Abused children with suicidal thoughts
“The young people of Greenland are young people of the Nordic Region. This is why the Nordic Council wants the whole of the Nordic Region to assist in reducing the number of young people in Greenland with suicidal thoughts,” says Bente Stein Mathisen, the chair of the Nordic Council Welfare Committee. This comes after the population survey conducted by the Danish National Institute of Public Health and the University of Southern Denmark was discussed at a meeting of the welfare committee in Åland. The survey illustrates a number of serious situations in Greenland, including the extent of alcohol problems, violence in the home, and sexual assault, all of which increase suicidal thoughts.
Greenland asks Denmark for help
In the immediate wake of the survey, Danmarks Radio broadcast the documentary “The town where children disappear” about Tasiilaq, a small isolated town in the east of Greenland where one in five inhabitants kills themselves and where a high proportion have been subjected to sexual assault. Following the documentary, in May 2019 a majority in the Greenlandic parliament, the Inatsisartut, demanded that the government ask Denmark for help in efforts to combat sexual assault, neglect, and suicide. This was welcomed by several Danish parties.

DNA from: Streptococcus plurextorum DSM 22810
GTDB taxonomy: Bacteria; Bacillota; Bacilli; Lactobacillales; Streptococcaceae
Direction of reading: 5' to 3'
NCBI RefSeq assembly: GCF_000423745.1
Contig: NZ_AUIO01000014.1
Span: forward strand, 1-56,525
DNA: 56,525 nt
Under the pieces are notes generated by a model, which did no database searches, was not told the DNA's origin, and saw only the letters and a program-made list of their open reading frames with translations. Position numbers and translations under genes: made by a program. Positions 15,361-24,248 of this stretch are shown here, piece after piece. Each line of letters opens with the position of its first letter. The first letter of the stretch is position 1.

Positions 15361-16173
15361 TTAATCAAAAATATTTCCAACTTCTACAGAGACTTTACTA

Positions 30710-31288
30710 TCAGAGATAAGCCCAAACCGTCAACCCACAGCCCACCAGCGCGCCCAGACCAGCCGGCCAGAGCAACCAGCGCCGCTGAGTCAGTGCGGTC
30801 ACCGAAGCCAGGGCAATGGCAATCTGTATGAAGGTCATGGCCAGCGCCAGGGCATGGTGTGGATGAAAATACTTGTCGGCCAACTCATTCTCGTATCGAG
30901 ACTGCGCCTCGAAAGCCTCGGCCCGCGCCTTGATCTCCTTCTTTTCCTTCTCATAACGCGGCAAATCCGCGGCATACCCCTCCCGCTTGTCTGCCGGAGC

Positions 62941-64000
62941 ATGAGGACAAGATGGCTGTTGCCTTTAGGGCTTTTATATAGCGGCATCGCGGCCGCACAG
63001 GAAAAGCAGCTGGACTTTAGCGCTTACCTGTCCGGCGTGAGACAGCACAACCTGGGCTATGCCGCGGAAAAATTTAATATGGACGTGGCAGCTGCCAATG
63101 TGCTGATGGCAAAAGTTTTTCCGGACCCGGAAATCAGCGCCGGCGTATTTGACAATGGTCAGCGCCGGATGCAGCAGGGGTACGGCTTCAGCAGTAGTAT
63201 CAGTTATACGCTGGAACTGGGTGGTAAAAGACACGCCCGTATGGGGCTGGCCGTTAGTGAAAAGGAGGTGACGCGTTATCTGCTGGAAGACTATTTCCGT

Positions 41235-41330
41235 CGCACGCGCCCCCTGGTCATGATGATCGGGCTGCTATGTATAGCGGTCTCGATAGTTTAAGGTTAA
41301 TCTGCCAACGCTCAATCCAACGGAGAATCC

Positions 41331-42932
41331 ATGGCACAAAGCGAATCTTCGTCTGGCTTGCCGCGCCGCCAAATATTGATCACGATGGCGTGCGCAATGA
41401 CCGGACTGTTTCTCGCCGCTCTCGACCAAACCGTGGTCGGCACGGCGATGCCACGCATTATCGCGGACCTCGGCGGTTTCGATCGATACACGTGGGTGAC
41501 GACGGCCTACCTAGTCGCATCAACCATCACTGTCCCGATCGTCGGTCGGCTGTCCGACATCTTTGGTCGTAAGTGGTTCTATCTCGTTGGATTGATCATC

The young people of Greenland are young people of the Nordic Region. This is why the Nordic Council wants the whole of the Nordic Region to assist in reducing the number of young people in Greenland with suicidal thoughts.
The committee wants to help solve this challenge in Greenland by looking at the potential for a Nordic platform for sharing knowledge and best practice from the Nordic countries, which Greenland can benefit from. For example, committee member Tony Wikström from Åland points to the YAM initiative in Sweden, which has reduced the number of suicides among young people considerably. An initiative that is currently being started up in Finland and Åland is also being considered. In addition, the Nordic Council wishes to question the Danish government and the Greenlandic self-government on how they are monitoring this serious situation.
The best place in the world for children and young people to grow up in
Improving the conditions for children and young people is a permanent priority area of the Nordic Council Welfare Committee. In its programme for 2019, this is enshrined as a key priority. The committee works on the basis that the Nordic Region should be the best place in the world for children and young people to grow up in.